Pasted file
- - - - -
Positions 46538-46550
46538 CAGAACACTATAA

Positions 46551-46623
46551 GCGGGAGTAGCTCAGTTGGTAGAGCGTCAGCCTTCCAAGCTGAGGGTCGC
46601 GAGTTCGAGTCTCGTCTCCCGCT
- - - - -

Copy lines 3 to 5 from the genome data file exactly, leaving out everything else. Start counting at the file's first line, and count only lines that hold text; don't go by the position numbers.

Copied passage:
Positions 46551-46623
46551 GCGGGAGTAGCTCAGTTGGTAGAGCGTCAGCCTTCCAAGCTGAGGGTCGC
46601 GAGTTCGAGTCTCGTCTCCCGCT